Thousands poured into the new Walmart AMP just a few hundred yards away to listen to Blake Shelton. Too bad they didn't see the real show at the Hammons Center.
While Shelton rocked the AMP, the life of Frank Broyles rocked the Hammons Center. There was a wonderful slide show and a host of famous speakers to celebrate the life of the former Arkansas head football coach and athletic director.
Houston Nutt, the final speaker, summed it up best with a twist off his famous line when he was Arkansas head coach for 10 years.
"There are lots of Lions, Tigers and Bears, but only one Razorback," Nutt said. "There are lots of CEOs with great vision, but there is only one J. Frank Broyles.
Close to 1,000 packed the John Q. Hammons Center for the Celebration of Coach Frank Broyles' Life and Career, titled Coach's Quarter. It was organized by Betsy Broyles, daughter of Frank and Barbara Broyles, and Molly Arnold Gay, Betsy's daughter. As Betsy and Molly thanked the crowd at the end it was revealed that Molly was wearing one of her grandmother's dresses.
There was video on the work of the Frank and Barbara Broyles Foundation, where the money will go from the evening. Betsy and Molly know they will get a big-time boost when Frank, now done at the Razorback Foundation, joins them in full-time work at their foundation, raising money and awareness for Alzheimer.
There was a video tribute to Barbara, with old footage of Frank Broyles explaining his reason for writing the Care Givers Playbook. Betsy had taped messages on Care Givers United, the foundation that provides so much help for Alzheimer care givers.
There was 15-year-old message from Frank Broyles on what to do with Alzheimer patients that said, "Discuss the memories. That brings joy."
And, then the evening began with just that kind of joy. There were many touching moments throughout the night that brought tears.
The program began at 7 p.m. starting with the National Anthem sung by Carmen Sanders, granddaughter of Coach Broyles. H. D. McCarty delivered a prayer that could have been a keynote speech. Buddy Jewell sang two songs and that was before the program started.
Here are those that delivered in-person messages:
• Russ Sloan, all-conference player at Missouri who was a sophomore when Broyles coached the Tigers. He credited Broyles for recruiting the school's best freshman class that two years later won the Orange Bowl and should have been voted national champs. Russ was former head coach at Northeast Missouri.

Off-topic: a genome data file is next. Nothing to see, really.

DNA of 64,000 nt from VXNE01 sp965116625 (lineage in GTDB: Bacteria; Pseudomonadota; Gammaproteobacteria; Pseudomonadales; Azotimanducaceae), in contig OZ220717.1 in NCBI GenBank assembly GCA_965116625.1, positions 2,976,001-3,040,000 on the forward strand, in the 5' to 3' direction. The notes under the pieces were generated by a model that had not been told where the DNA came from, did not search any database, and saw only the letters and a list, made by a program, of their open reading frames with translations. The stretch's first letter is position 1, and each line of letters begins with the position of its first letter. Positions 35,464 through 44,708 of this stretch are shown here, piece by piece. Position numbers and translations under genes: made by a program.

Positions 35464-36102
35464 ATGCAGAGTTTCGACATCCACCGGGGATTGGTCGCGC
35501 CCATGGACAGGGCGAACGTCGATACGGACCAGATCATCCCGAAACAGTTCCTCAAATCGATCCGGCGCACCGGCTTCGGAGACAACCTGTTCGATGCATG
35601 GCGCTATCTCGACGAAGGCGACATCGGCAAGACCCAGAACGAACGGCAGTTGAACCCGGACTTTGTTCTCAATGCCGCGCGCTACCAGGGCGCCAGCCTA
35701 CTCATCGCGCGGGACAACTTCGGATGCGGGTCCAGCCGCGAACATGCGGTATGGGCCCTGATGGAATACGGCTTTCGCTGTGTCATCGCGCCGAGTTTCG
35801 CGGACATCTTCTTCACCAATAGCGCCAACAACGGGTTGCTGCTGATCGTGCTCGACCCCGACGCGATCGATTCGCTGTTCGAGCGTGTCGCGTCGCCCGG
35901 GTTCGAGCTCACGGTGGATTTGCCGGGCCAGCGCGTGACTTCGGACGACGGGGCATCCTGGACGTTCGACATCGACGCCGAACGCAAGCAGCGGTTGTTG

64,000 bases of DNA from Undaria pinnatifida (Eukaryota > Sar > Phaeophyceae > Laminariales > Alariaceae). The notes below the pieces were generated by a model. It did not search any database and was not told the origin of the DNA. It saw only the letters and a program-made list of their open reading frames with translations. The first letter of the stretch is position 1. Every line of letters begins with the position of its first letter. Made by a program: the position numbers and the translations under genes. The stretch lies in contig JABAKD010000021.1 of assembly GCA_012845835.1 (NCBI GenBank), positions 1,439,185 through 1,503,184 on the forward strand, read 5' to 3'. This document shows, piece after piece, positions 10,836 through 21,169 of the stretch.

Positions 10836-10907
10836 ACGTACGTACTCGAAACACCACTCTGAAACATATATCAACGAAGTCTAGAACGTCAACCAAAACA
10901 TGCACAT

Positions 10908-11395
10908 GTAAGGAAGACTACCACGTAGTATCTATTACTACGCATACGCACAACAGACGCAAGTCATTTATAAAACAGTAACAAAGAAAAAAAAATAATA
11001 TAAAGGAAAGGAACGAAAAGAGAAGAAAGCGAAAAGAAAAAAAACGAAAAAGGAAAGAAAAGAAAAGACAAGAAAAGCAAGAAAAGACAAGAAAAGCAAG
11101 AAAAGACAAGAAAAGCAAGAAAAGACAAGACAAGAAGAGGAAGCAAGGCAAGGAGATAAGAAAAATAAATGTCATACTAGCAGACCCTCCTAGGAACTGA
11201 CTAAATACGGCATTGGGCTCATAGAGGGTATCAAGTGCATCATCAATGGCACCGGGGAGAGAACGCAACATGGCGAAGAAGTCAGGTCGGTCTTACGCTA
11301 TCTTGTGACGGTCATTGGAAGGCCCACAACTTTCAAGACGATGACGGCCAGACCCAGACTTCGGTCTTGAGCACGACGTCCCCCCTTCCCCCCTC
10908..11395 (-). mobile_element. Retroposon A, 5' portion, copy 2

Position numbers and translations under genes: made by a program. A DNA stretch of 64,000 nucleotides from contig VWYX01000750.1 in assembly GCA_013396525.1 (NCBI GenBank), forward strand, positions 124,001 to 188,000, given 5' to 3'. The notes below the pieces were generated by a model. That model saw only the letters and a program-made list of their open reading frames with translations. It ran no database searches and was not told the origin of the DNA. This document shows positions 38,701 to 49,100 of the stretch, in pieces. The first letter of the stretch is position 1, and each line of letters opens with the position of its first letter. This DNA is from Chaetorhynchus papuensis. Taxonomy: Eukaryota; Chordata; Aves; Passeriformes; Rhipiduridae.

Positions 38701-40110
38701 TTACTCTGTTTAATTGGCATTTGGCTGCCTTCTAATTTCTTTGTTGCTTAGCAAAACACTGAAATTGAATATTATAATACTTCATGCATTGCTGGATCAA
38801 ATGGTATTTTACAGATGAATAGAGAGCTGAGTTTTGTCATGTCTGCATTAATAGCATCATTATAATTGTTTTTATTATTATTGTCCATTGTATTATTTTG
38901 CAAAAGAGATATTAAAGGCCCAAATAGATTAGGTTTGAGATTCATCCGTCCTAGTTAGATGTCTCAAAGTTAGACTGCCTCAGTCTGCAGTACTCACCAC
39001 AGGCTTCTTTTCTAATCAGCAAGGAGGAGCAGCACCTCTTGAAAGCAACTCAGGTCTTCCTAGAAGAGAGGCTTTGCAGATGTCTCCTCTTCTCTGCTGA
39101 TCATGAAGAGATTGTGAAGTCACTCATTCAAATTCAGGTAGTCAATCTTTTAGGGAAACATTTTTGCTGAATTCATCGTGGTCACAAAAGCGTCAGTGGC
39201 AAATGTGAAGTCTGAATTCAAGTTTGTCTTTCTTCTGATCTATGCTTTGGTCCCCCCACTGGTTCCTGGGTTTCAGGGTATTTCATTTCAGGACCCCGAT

Sloan paid tribute to teammate Merv Johnson, a key aide on the Broyles staff that won the '64 national title. Sloan said the Broyles workouts at Missouri "were the shock of our lives." He said he'd heard of Bear Bryant's preseason camp at Junction, Texas, that ran off half of the team. He said the only difference between those workouts and the Missouri camp under Broyles "was that Coach Broyles tried to kill us on campus." He said Dan Devine inherited a great team of "survivors."
He closed by instructing Seal Team Six to fill their ranks from former Broyles football players because they were elite in character when finished after four years.
• Congressmen Steve Womack, who said almost all Arkansans associate the Razorback brand most closely with the name Frank Broyles. All there were nodding their heads as Steve mentioned that.
• Johnny Majors, former Tennessee head coach, who said he is ready to coach again when Broyles makes his comeback. Majors, 79, said his four happiest years were as a Broyles assistant and that he learned more football there than anywhere else.
He said Broyles was the first coach to arrange for courtesy cars for assistants. He said his salary went from $11,000 to $14,000 after the '64 national title, plus the top four assistants on staff got an additional $2,000 to do a radio show, and that they also got $1,000 university bonus, $1,000 Razorback Foundation bonus and a housing allowance of $800 from the state. He said they were the best paid assistants in the country.
• Bill Montgomery, former Broyles quarterback, who said he asked Broyles for permission to tryout for the golf team and was given permission but told he'd be moved to a different position on the football team.
• Scott Bull, another former quarterback, said his dad thought Broyles should run for governor and that as a CEO traveling the country for Pace Industries that he's always held his head high when he mentions his pedigree as an Arkansas player under Broyles because of what he'd done for the state and university. "Not only did we win, but we won with integrity," Bull said.